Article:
24 March 2011

Milk Thistle Good For Liver and Brain

Milk thistle is one of those natural remedies that works and for a variety of things. For those of us with diabetes that have trouble with non-alcoholic fatty liver disease (NAFLD) also named nonalcoholic steatohepatitis (NASH) this can be a real help. An active compound found naturally in milk thistle, silymarin, is shown to provide a significant degree of protection against NAFLD and abnormal brain aging.

Silymarin has shown that it can prevent and reverse liver damage. NAFLD is a chronic disease that is characterized by inflammation of the organ that releases a flurry of free radicals and liver enzymes. Left unchecked, NAFLD can progress to cirrhosis, carcinoma and death. NAFLD may affect up to 40 percent of adults in the westernized world.

The result of research published in the journal Hepatitis Monthly demonstrates the effectiveness of treatment with silymarin for the treatment of NAFLD. Researchers noted a significant decline in liver enzyme markers that indicate reversal of the disease, and no serious side effects were reported as a result of the natural treatment.

Silymarin has been found to protect the nerves and slow the brain aging process. Being one of the few compounds that is able to cross the blood-brain barrier, it has the ability to affect the neural function and chemical neurotransmitters.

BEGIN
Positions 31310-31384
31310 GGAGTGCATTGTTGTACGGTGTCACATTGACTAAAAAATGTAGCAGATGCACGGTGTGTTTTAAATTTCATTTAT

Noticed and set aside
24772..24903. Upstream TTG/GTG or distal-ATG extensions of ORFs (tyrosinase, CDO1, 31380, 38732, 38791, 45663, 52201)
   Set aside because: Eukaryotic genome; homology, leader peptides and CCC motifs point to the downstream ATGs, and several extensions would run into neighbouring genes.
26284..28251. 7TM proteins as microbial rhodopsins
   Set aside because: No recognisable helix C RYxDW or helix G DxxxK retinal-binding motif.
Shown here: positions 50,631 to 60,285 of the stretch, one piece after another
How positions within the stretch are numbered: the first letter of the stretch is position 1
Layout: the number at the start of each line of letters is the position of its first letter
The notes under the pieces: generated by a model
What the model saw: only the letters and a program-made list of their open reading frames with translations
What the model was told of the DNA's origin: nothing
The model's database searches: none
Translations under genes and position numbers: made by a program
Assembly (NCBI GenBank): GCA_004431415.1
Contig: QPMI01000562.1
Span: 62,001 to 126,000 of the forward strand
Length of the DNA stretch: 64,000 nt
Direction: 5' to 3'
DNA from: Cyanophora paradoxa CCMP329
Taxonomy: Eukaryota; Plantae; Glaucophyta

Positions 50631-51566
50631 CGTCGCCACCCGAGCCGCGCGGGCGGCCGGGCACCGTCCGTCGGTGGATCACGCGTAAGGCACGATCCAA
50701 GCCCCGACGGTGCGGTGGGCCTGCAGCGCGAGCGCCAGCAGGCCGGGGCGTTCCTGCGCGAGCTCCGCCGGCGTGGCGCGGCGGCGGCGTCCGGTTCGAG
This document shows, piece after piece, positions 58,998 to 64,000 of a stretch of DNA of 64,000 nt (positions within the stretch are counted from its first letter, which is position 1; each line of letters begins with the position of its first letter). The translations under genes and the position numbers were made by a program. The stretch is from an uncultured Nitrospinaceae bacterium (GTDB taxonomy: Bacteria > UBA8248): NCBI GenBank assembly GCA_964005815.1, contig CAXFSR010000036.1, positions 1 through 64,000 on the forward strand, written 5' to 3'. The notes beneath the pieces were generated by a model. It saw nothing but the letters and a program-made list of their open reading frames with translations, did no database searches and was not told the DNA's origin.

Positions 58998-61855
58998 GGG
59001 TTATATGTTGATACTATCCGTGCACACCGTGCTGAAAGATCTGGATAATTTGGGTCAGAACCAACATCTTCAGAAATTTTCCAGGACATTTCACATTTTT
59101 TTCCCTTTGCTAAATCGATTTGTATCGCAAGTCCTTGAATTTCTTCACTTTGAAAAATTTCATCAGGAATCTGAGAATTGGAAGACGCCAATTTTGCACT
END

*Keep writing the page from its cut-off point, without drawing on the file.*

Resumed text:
Information from the journal Neurochemistry International shows that the nutrient is able to protect delicate glial cells in the brain against free radical damage that occurs from a low grade bacterial infection common in overweight and obese people.

Silymarin has demonstrated that it inhibits plaque formation and works to prevent Alzheimer’s disease. It works to clear protein amyloid plaques that form and prevent electrical and chemical signaling between neurons. Silymarin helps the brain to naturally clear amyloid plaque before it becomes tangled and restricts normal cellular communication.

Read about it here in John Phillip's blog. Also read what David Mendosa has to say about it and diabetes here. Until I read and then reread these two blogs, I realized how I had glossed over this when I wrote about it earlier, so I will spare you that.

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